Spectator sport

Victor Dubuisson and the true spirit of sport

This young golfer plays in the right way. Watch out for him

8 March 2014

9:00 AM

8 March 2014

9:00 AM

Just do it. The people who make trainers have been telling us to ‘Just do it’ for 25 years now. As a slogan it is simple and effective. (It was also, I learn from Google, inspired by the final words of the executed 1970s spree-killer Gary Gilmore. There’s a free fact for you.) But how many elite sportsmen can just do it?

When there are hundreds of thousands of dollars resting on a shot or a kick or a smash or a putt, no wonder people go to pieces. They lose their confidence, overthink what they need to do, take an age to line up the target, then find their limbs go tight and they fluff the chance. Call it paralysis by analysis. The England cricket team are more than familiar with it this winter.

The young just do it because they haven’t learnt to fear their sport. They still treat it as something to be loved — and it gives us armchair spectators a warm feeling. Remember the name Victor Dubuisson. The 23-year-old golfer plays his sport the right way. Six months ago, he was outside the top 130, but then he stared down the likes of Tiger Woods and Justin Rose to win a big-money tournament in Turkey in November. More good finishes came, culminating in the World Match Play in Arizona two weeks ago, where he showed the ruthlessness of a young Nick Faldo and the flamboyance of Seve Ballesteros, beating Ernie Els, Graeme McDowell and Bubba Watson to reach the final, where he lost to Australia’s Jason Day on the fifth extra hole.

Dubuisson can whack it 300 yards from the tee every time, but the best thing about him is that he just does it. At the 19th hole in the final he found himself in Seve territory, way off the fairway amid the rubble and the cactus plants. Expecting the end of the match, the commentator said: ‘I don’t know how in the world he is going to play this shot… oh, he just went and hit it.’ Dubuisson, with barely a second look, walked up to his ball and knocked it to within three feet of the hole. Some players would still be considering their options now.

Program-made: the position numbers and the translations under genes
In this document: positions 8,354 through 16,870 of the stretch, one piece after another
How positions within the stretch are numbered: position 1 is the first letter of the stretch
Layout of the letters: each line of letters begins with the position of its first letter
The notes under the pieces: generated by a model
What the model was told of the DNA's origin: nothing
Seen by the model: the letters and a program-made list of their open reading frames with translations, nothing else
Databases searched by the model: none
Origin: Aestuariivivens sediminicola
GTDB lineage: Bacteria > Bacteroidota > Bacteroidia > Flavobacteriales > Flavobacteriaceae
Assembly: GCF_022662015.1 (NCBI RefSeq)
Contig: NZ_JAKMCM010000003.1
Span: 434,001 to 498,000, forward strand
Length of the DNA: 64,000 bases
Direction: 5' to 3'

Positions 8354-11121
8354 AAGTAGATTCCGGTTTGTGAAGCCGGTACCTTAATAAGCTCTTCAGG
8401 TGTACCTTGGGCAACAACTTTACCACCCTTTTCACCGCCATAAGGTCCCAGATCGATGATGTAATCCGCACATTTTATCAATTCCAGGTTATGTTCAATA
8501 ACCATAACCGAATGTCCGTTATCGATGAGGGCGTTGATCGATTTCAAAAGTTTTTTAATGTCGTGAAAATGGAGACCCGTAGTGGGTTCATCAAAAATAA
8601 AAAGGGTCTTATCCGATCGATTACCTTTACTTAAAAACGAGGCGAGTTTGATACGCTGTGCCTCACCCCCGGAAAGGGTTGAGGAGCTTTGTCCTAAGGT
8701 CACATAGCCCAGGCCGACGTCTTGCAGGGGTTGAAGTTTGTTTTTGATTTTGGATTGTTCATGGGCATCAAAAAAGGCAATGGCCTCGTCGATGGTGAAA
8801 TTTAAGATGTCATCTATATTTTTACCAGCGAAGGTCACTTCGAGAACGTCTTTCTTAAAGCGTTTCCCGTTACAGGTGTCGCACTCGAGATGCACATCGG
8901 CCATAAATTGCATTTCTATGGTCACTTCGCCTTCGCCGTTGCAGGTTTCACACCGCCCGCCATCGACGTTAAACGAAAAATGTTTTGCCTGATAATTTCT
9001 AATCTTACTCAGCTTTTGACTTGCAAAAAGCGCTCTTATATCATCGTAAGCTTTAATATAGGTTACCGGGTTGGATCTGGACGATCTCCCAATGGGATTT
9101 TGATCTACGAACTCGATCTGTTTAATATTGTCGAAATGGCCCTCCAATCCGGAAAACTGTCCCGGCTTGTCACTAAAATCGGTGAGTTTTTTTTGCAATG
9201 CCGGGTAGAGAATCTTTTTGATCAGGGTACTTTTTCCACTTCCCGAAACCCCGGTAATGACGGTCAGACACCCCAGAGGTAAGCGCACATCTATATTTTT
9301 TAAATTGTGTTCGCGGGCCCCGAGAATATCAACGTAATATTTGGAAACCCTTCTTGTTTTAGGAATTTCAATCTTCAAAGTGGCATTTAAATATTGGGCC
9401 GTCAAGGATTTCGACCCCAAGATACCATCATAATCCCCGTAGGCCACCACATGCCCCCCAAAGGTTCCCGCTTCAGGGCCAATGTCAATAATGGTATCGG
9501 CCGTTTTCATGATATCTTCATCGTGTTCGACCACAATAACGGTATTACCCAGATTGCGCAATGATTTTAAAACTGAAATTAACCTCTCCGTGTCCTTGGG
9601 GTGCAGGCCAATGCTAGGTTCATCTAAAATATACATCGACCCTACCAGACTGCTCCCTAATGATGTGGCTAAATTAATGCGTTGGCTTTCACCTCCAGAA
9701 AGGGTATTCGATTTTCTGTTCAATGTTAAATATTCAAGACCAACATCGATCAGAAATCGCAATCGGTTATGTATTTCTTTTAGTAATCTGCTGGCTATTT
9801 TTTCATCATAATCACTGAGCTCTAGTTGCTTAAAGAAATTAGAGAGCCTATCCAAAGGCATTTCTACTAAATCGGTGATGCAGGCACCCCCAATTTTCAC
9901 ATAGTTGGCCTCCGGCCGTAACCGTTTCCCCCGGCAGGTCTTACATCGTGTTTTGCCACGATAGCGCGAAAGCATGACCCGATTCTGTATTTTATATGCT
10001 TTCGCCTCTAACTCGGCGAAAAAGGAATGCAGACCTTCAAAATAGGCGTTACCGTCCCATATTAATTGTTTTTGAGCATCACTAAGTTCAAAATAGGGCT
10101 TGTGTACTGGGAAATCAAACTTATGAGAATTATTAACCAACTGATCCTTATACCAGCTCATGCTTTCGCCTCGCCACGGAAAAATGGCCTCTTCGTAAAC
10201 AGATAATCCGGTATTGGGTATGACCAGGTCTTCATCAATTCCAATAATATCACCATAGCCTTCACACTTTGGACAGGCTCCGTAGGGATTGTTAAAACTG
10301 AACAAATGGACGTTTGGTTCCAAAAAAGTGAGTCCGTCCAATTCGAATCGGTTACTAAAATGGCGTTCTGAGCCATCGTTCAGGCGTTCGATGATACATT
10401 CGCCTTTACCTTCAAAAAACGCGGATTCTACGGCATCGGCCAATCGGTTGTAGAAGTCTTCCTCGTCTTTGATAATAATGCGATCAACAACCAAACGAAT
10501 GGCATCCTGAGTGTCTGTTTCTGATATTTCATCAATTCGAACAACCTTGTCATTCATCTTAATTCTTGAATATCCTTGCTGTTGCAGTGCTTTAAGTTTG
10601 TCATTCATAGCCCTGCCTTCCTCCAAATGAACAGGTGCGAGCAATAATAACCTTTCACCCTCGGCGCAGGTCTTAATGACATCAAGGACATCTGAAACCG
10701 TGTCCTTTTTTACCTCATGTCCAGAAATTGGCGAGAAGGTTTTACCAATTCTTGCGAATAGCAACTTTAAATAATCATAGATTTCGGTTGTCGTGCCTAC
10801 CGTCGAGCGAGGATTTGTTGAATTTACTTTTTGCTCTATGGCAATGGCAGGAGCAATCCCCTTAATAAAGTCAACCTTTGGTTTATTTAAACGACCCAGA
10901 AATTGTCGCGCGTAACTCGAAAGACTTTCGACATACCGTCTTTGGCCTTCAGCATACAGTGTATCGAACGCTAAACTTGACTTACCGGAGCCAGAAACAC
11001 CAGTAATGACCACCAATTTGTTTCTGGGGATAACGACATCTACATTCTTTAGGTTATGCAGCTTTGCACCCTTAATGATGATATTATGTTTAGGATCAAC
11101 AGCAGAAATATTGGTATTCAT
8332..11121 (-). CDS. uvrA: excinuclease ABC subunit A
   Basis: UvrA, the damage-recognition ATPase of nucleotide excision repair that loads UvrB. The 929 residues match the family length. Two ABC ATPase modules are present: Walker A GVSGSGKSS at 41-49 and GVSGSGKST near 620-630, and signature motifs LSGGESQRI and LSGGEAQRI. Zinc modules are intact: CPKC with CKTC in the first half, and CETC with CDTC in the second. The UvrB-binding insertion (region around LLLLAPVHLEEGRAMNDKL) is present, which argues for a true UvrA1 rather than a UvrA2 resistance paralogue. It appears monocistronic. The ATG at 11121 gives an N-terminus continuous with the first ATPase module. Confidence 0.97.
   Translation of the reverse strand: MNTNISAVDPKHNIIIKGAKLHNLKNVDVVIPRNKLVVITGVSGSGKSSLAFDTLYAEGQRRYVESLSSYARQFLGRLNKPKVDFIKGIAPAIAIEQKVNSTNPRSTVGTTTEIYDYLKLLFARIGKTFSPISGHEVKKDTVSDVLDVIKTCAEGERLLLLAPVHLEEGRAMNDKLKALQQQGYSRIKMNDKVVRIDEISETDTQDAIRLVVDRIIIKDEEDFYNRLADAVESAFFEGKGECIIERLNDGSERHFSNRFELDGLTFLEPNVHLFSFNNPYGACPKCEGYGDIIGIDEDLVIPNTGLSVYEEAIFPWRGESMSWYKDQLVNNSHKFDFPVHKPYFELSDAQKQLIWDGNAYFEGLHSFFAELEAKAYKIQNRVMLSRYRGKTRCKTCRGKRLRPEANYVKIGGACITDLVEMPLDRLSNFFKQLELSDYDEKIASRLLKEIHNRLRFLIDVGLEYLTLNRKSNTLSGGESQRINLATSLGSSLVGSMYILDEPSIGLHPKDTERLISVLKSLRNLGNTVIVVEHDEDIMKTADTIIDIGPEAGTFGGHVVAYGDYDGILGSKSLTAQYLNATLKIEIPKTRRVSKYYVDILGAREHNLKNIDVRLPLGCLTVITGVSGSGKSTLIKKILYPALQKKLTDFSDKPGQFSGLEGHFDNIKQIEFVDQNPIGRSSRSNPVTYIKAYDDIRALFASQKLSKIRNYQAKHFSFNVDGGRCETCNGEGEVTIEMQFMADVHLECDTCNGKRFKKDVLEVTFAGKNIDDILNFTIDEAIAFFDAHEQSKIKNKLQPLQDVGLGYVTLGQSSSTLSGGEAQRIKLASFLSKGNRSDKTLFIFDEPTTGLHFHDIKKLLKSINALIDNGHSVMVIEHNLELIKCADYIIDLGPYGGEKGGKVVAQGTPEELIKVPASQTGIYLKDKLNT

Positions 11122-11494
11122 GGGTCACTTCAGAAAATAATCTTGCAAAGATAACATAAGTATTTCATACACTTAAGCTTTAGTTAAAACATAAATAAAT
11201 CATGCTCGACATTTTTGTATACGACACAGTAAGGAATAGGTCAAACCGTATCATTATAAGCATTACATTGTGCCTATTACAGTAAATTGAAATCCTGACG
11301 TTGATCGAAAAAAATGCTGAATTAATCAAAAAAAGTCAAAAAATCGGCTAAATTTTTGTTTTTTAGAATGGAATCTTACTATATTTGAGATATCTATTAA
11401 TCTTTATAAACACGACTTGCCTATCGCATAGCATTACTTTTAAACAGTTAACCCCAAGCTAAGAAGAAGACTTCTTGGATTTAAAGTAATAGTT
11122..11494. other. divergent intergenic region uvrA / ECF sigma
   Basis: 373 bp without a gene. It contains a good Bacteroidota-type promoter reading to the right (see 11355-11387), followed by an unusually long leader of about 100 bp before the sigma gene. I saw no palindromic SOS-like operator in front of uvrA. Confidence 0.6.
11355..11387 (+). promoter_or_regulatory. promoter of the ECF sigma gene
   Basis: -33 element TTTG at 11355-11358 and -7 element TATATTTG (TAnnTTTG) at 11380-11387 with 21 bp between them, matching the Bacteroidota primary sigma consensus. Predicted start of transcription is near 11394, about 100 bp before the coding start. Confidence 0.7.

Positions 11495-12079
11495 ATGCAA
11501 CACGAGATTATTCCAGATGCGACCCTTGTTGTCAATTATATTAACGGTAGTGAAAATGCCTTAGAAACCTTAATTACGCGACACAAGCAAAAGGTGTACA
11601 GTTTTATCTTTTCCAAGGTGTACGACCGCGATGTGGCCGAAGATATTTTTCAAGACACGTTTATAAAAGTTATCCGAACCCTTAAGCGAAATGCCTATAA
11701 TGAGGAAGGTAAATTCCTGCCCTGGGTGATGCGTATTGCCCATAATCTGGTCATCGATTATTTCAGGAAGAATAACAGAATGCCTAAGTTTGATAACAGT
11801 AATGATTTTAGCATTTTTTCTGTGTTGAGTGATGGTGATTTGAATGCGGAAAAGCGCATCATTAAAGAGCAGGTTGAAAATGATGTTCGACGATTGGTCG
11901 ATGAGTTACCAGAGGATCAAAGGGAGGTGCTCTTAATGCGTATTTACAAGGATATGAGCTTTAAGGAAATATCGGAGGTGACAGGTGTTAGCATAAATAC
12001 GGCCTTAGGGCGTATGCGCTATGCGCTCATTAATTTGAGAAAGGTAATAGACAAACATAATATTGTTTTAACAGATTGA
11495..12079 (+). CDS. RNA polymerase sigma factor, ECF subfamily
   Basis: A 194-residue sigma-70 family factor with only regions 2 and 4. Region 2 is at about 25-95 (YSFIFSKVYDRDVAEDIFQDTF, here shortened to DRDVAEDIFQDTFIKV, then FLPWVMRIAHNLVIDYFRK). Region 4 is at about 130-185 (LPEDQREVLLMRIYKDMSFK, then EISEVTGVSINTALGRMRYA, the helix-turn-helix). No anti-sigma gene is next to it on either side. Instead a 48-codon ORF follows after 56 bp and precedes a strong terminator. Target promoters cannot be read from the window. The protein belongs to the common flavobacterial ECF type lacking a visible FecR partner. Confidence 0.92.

At the next hole, he did the same thing, somehow squeezing his club face through the undergrowth and playing a miraculous stroke to save par. Faldo paid the greatest tribute: ‘I saw Seve pull off some belters, but nothing as good as those.’ Dubuisson lost the final in the end, but he won millions of fans and has all but earned his place in Europe’s Ryder Cup team this autumn. Let’s hope he keeps on just doing it.

If it is fun to watch the beginning of sporting glory, schadenfreude obliges us to rejoice in a chaotic death as well. It’s not getting any better for Manchester United, winners of 21 trophies in the past 20 years: seventh in the Premiership — and needing to win ten of their last 11 matches just to equal their worst ever points haul; out of the FA Cup and all but out of Europe after losing to Olympiacos the other week.

Looks like Sir Alex Ferguson got out of office at just the right time. Poor David Moyes, who was given the manager’s equivalent of a hospital pass with a weak squad and no extra money for transfers, will probably be out of a job before long. Once upon a time Manchester United could just do it, usually in the 93rd minute, but ‘Fergie time’ has long run out. Stop smirking.

Spectator readers are famously passionate about, and interested in, the great outdoors, so I urge anyone with a free Friday night to hurry along to the Royal Geographical Society in Kensington for a brilliant evening of stories from one of Britain’s finest mountaineers, Andy Cave, as well as the first London screening of Distilled, a powerful movie about the raw beauty of the Scottish Highlands. There will also be a free whisky tasting of Glenfiddich’s new 15-year-old malt. What more do you want? Just do it.

Got something to add? Join the discussion and comment below.

Roger Alton is an executive editor at the Times.

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